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   monster  Friday Feb 8 12:43 AM

February 8, 2008: Extinction on Film



Frogs Legs for Friday.

David Attenborough's latest nature spectacular captures frogs who use sign language to communicate over the hullaballoo of the mountain streams. Sadly, for these frogs -this wave is a farewell. The last few were taken into captivity by scientists in an attempt to avoid a fungus that killed the rest.

BBC story and video



deadbeater  Friday Feb 8 01:51 AM

Aww.



classicman  Friday Feb 8 08:43 AM

That totally sucks. Maybe in the future we'll find that there were more in some obscure, remote place.



lookout123  Friday Feb 8 10:42 AM

or maybe we'll find out that their death was a necessary step in evolution that we just totally effed up by "helping" mother nature again.



xoxoxoBruce  Friday Feb 8 11:19 AM

Not our fault, it was a virus killing frogs.



lookout123  Friday Feb 8 11:28 AM

but what if the virus was supposed to kill all the frogs so that the next big step could take place? Or worse, what if their extinction was necessary to prevent some horrible thing from happening? What if the survivors evolve into some supersmart race of signlanguage using frogs that can outsmart man? What if they breed and overtake our population and enslave us all?

I, for one, welcome our new slimy signing overlords.



OB  Friday Feb 8 12:06 PM

I find it more likely that the fungus had been introduced by humanity.


They should get these frogs a-humpin' so they can reintroduce them back in the wild where they belong!



morie  Friday Feb 8 01:27 PM

sign language? are we sure that frog can move the fingers? and if there are a few left, they're not extinct yet. anyone up for eating this iotd so we can make sure they're really extinct?



mickja1  Friday Feb 8 02:17 PM

How can I go on living without any more yellow spotted frogs? Goodbye, cruel world.



beauregaardhooligan  Friday Feb 8 04:35 PM

The fungus has more than likely been around for some time. It's just that all the crap we humans have dumped in the enviroment has lowered their resistance to the point where they are now susceptible.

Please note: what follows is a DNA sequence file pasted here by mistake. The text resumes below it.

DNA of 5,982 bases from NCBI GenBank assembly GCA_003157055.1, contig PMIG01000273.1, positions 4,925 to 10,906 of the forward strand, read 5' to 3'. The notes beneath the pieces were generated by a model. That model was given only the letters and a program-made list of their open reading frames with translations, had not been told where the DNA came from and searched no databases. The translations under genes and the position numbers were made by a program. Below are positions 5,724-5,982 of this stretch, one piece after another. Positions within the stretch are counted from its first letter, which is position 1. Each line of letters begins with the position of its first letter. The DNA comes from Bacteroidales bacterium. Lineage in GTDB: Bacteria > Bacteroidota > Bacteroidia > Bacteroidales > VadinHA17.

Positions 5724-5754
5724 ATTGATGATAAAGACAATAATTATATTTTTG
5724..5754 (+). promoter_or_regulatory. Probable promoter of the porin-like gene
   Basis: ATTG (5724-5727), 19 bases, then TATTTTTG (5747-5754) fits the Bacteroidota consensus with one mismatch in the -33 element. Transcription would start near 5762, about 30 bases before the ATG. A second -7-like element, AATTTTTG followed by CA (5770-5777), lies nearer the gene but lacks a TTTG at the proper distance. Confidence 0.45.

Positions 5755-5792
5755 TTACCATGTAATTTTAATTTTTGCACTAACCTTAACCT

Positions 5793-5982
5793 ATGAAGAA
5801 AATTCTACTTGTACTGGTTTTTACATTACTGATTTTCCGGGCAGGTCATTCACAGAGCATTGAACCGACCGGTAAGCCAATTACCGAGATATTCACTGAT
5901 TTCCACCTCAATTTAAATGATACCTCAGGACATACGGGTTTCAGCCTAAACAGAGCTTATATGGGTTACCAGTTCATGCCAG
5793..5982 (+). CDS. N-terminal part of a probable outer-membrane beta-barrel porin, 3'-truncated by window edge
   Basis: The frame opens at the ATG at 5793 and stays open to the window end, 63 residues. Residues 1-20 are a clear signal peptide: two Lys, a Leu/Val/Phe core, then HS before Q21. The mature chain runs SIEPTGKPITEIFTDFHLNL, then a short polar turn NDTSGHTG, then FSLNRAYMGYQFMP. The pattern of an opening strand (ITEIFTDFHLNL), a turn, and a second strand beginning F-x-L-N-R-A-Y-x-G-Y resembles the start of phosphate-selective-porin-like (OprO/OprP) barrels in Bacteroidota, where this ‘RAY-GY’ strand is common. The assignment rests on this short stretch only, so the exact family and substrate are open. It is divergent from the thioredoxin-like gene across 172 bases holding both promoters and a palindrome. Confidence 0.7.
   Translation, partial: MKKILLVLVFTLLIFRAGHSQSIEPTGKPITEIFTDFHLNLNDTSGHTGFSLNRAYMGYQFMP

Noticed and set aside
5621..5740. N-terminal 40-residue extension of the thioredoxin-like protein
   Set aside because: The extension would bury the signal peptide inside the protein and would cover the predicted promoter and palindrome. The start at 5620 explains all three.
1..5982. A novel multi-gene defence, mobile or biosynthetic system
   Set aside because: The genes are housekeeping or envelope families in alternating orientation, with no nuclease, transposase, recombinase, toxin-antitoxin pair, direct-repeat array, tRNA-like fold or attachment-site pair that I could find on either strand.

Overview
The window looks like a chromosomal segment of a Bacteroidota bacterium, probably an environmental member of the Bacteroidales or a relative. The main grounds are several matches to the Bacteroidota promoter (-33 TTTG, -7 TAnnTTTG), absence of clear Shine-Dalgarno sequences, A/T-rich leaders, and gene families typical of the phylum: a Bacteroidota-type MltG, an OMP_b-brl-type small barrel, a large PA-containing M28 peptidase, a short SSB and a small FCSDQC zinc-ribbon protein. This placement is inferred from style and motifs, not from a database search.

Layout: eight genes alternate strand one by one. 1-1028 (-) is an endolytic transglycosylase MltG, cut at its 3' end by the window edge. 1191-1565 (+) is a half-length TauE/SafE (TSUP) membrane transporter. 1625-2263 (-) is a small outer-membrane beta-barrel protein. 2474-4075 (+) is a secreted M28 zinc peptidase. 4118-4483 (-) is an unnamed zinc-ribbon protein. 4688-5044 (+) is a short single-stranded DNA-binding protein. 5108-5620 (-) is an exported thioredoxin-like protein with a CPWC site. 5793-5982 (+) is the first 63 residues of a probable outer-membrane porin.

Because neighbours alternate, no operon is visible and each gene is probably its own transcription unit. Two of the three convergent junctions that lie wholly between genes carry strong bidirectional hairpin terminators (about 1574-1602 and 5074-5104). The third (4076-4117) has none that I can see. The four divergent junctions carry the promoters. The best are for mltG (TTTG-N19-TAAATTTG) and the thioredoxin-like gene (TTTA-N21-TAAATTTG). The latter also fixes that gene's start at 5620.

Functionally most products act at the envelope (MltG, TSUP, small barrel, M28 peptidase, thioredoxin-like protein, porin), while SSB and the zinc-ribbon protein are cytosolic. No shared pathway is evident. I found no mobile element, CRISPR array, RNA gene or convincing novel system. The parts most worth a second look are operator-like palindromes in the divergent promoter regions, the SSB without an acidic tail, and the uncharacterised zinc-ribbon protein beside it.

PS: don't let the door hit ya where the god lord split ya, mickja.



Clodfobble  Friday Feb 8 04:42 PM

Aside from whether it's our fault they're dying, there's a good reason to save them: several of the extremely venomous frogs that live in these areas have very interesting medicinal possibilities. One, for example, doesn't even make its own venom--it eats ants, and collects their venom inside itself until it is of lethal concentrations. That ability to extract and concentrate ingested poison is one of the things they desperately want to study, but you can't exactly decide to dissect one when there are only a handful left.



xoxoxoBruce  Friday Feb 8 11:37 PM

Chytrid Fungus. (pdf)



Gravdigr  Saturday Feb 9 05:33 PM

Quote:
Originally Posted by xoxoxoBruce View Post
Not our fault, it was a virus killing frogs.
I thought it was a frog killing virus...


xoxoxoBruce  Saturday Feb 9 06:34 PM

I thought I read it was a virus, but it appears it's a fungus. That's why I posted a correction.



SPUCK  Monday Feb 11 05:43 AM

One frog signs to another...

There is fungus among us!



SPUCK  Monday Feb 11 05:43 AM

Its been said that if frogs were the size of cows humans never would've had a chance since frogs are so indescriminately ravenous.



SPUCK  Monday Feb 11 05:45 AM

I think they'd go well next to asparagus tips..



TheMercenary  Monday Feb 11 09:04 AM

Frog Gang Signs.



xoxoxoBruce  Monday Feb 11 10:49 AM

Quote:
Originally Posted by SPUCK View Post
Its been said that if frogs were the size of cows humans never would've had a chance since frogs are so indescriminately ravenous.
Naw, we'd have hunted them to extinction, like every other human predator.


Your reply here?

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